"We have zero tolerance to the notion that Muslims are not doing their job. We're not going to allow that," said on Friday Mahir Hathut, senior adviser for the Muslim Public Affairs Council during a press conference at the Islamic Center of Southern California in Los Angeles. 

"Things are being said about Muslims that nobody could say about any other religion in America and get away with it," he added. 

Under the campaign, Muslims will watch for suspicious or dangerous behaviour and report it to authorities. American mosques will remain open to all Muslims, but administrators will keep track of who organises meetings and for what purpose. 

Praise

City, county and federal officials who participated in the press conference praised the efforts. They said that while all Americans were being asked to look out for suspicious activity, cooperation from the Muslim community was especially crucial.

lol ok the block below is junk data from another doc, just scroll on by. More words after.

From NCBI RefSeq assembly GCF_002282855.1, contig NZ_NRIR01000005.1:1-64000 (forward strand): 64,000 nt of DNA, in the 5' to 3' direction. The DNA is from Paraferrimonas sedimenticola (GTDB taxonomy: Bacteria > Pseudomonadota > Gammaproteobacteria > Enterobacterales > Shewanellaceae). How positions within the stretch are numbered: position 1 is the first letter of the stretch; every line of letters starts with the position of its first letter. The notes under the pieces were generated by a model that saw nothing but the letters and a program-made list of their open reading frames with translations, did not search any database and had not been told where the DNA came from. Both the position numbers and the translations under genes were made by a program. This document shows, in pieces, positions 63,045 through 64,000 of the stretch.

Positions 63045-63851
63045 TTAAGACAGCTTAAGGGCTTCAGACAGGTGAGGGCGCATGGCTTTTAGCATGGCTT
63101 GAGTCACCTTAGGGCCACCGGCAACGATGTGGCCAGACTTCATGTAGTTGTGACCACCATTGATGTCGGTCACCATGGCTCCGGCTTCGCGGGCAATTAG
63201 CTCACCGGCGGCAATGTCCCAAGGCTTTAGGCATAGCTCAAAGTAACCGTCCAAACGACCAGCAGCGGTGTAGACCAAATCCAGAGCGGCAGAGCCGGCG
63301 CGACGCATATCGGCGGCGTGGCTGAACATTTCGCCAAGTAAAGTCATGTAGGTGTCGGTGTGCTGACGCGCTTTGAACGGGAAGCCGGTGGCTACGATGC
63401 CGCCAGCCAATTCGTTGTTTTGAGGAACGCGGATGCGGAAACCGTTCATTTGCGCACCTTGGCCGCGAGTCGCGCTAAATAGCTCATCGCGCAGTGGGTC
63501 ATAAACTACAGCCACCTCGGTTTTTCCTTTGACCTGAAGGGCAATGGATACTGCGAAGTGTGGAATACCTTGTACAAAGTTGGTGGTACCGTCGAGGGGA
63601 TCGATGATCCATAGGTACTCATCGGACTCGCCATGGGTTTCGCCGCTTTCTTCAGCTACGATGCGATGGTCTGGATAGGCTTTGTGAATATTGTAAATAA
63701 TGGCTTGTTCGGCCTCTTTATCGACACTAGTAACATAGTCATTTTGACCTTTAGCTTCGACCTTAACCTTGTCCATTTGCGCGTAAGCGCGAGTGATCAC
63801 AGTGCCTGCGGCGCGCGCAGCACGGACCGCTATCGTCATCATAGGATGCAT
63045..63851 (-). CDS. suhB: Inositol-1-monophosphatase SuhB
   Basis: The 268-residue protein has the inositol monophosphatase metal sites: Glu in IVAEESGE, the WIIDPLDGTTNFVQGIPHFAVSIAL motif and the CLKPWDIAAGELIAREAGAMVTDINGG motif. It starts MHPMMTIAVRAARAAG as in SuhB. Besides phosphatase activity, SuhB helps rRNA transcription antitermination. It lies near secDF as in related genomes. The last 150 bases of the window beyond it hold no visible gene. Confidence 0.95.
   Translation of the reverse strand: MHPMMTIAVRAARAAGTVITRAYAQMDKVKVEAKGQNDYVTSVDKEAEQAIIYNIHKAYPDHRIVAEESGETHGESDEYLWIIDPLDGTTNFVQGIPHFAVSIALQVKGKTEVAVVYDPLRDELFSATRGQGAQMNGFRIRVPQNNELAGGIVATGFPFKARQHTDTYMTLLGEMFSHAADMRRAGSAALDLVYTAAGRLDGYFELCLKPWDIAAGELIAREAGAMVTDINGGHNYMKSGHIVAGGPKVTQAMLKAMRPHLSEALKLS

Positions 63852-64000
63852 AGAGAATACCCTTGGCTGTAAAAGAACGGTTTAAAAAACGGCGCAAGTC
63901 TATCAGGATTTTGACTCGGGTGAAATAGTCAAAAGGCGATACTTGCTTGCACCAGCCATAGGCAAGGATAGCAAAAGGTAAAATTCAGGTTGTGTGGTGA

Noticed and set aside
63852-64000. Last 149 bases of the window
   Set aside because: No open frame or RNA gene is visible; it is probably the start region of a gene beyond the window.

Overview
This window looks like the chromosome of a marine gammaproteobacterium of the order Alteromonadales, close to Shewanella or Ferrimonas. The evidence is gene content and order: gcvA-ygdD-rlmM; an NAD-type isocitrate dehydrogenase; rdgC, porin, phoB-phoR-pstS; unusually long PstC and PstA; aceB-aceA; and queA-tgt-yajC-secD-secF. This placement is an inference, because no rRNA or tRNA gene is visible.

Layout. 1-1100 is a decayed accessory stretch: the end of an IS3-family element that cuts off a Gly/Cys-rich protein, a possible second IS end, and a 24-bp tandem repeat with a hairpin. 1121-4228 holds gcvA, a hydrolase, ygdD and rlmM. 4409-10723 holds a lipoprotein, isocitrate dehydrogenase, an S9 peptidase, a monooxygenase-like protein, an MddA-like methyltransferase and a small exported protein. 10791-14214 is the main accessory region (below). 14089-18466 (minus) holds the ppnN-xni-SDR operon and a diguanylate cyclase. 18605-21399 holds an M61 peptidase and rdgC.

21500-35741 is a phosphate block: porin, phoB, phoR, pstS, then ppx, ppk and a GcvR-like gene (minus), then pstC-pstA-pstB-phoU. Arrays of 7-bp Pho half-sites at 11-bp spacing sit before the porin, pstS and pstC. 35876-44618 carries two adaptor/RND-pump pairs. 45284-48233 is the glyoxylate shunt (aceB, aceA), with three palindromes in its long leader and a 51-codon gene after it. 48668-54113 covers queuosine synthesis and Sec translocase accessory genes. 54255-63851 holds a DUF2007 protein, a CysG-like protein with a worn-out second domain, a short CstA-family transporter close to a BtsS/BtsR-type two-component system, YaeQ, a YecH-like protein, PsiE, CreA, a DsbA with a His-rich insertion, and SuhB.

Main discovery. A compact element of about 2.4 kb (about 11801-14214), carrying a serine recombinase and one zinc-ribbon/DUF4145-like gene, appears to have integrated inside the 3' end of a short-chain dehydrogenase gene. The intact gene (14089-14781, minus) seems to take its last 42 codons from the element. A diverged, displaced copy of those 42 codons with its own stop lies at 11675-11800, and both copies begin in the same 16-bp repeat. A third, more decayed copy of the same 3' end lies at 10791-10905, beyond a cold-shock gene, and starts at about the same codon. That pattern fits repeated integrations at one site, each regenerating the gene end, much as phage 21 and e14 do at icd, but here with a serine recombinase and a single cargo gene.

"Things are being said about Muslims that nobody could say about any other religion in America and get away with it"

Mahir Hathut,
Senior adviser for the Muslim Public Affairs Council

"Within the Islamic community, they are going to know much better who is suspicious and who is not," said John Miller, who heads homeland security operations for the Los Angeles Police Department. "The best information we can get about the fringe in the Muslim community will be from the Muslims." 

Hathut said the campaign was launched primarily in reaction to the recent announcement by Attorney General John Ashcroft that al-Qaida might be 90%  prepared for a "terrorist attack" in the United States later this year. 

'False notion'

"The danger is quite imminent," Hathout said. "But we'd like to end the false notion that Muslims are a specimen to be studied or a community to be investigated. We are full-fledged participants in the fight against terrorism in America." 

Increasing tensions over terrorism can lead to hate crimes against Muslims, noted Steven Gomez, the FBI's top counter-terrorism agent in Los Angeles. 

"We want to assure all communities that the FBI is prepared to fight all hate crimes that might come up over the next few months," Gomez said. 

Sarah al-Tantawi, the group's communications director, stressed the campaign was "not a public relations campaign. This is a very serious effort designed to protect our community, our nation from attack."